Arrived back home from the UK late last night to -15C and I had to literally plough up the driveway with my suitcase. Nothing frozen in the house and that view was still there and splendid with sea smoke this morning!
Great family lunch in a pub at Shawford in Hampshire followed by a walk along the river between Shawford and Hampshire
It’s difficult to believe that the spring foraging season has come so far here in Hampshire, UK whilst on the other side of the North Sea there are meter high banks of snow in the south!
A few pictures from my Mum and Dad’s garden in Chandlers Ford, a walk around Old Town, Southampton, my talk on Hungry Gap veg at the Art Centre last night (there is no hungry gap in Southern England) and finally pictures of currently foragable plants!
Merci beaucoup, Raphael Maier
Even though I never met him, I was saddened to learn this morning that one on North Americas leading foragers Peter Gail has died. I first came across him on the old foraging email groups, first Edible Wild in 1999 and later Wild Forager and Forage Ahead…which inspired me to buy his book Dandelion Celebration (1994). He was the first person I had come across that had actually planted a dandelion bed in his garden and he also organised the National Dandelion Cookoff in Dover, Ohio for many years! You can find the excerpt about Gail from my book Around the World in 80 plants below!
Excerpt from Around the World in 80 plants:
“I eventually saw the light (about eating dandelions”when I followed a discussion on the ForageAhead email group between two of North
America’s leading foragers ‘Dandelion Dude’ Peter Gail and John Kallas. Gail has written several essays and books about dandelions including his Dandelion Celebration (1994). He also founded the group ‘Defenders of Dandelions’ to provide information to those who want to make their neighbours aware just how good dandelions are and stop the chemical warfare. He has also organised the National Dandelion Cookoff in Dover, Ohio, still going strong since 1993. Gail says he ate dandelions every day, fresh in the summer and in dehydrated form in winter, growing his own from transplanted wild roots on raised beds in his garden for ease of access. Gail has been rightly coined the King of the Dandelions! However, it was John Kallas’ web essay Making Dandelions Palatable that explains how such a bitter weed could be so popular around the world. To start with, Gail admits to thinking he was being poisoned the first time he ate dandelion and Kallas also found them very bitter, but was determined to solve the riddle. He first points out that foraging books downplay the bitterness and thinks that the oft-quoted difference between the first mild leaves in spring and bitter at flowering time is also exaggerated. As a result many people are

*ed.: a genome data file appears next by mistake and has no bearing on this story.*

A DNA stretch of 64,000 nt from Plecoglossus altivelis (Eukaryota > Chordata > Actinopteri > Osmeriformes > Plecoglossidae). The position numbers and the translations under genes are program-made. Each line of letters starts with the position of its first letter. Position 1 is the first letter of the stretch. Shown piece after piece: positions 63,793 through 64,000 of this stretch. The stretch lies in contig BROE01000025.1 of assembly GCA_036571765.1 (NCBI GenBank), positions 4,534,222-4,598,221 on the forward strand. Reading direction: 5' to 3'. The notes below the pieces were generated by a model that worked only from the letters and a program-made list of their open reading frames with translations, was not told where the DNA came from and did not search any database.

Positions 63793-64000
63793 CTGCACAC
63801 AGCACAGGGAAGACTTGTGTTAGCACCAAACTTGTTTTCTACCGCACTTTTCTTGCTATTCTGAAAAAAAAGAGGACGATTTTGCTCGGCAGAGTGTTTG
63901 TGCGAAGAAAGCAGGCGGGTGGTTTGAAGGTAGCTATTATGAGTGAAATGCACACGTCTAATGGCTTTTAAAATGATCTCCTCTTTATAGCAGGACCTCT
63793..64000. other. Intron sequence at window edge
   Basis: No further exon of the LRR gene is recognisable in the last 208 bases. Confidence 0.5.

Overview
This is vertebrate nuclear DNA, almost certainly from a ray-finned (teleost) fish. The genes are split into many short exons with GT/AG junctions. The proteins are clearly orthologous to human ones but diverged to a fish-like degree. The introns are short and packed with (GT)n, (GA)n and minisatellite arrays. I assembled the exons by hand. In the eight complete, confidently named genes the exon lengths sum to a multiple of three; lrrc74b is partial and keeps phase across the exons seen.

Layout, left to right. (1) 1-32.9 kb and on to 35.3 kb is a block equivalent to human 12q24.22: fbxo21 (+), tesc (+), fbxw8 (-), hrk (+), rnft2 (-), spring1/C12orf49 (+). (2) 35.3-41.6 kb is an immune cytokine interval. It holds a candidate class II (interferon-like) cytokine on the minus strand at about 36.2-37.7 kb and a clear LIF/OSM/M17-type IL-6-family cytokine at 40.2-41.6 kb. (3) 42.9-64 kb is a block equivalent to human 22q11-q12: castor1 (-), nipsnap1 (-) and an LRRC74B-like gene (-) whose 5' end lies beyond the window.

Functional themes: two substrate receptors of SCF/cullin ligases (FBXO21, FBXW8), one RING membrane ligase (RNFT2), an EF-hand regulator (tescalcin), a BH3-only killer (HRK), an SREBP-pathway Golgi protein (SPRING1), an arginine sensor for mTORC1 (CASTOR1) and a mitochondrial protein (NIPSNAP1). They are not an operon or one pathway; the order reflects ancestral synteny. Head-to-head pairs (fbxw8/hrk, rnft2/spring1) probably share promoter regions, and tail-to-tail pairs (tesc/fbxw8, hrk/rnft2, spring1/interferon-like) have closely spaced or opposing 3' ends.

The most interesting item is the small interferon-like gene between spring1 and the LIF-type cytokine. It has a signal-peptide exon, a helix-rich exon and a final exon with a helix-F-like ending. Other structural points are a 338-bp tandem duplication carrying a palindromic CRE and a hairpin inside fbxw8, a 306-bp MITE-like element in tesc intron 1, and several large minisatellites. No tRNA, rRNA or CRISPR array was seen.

disappointed and permanently put off when they sample their first dandelion. I was with him here … He says that as part of his PhD he interviewed old timers in rural Michigan. Dandelions were the most common wild collected food in this group and, no, they weren’t bitter, they said. Upon asking how they prepared the dandelions they explained that the fresh leaves were mixed with bacon grease, bacon, eggs, salt and sometimes vinegar. Incidentally, salade de pissenlit et lardons (salad of dandelion and bacon) is still prepared in France today. In most cultures as you can see in the around-the-world review above, dandelions are almost never eaten fresh alone.”
1. Nuthatch and Great spotted woodpecker atop a spruce tree
2. My handsome grey red squirrel disappears up the tree with a grunt
3. I had a rodent visitor in the night on the balcony on the second floor outside my bedroom…it had climbed up through the Clematis
4. Redpolls with several others
5. Long-tailed tits
6. Bully Robin!
The handsome red squirrel was back today….most red squirrels I’ve had in the garden over the years have been dark coloured!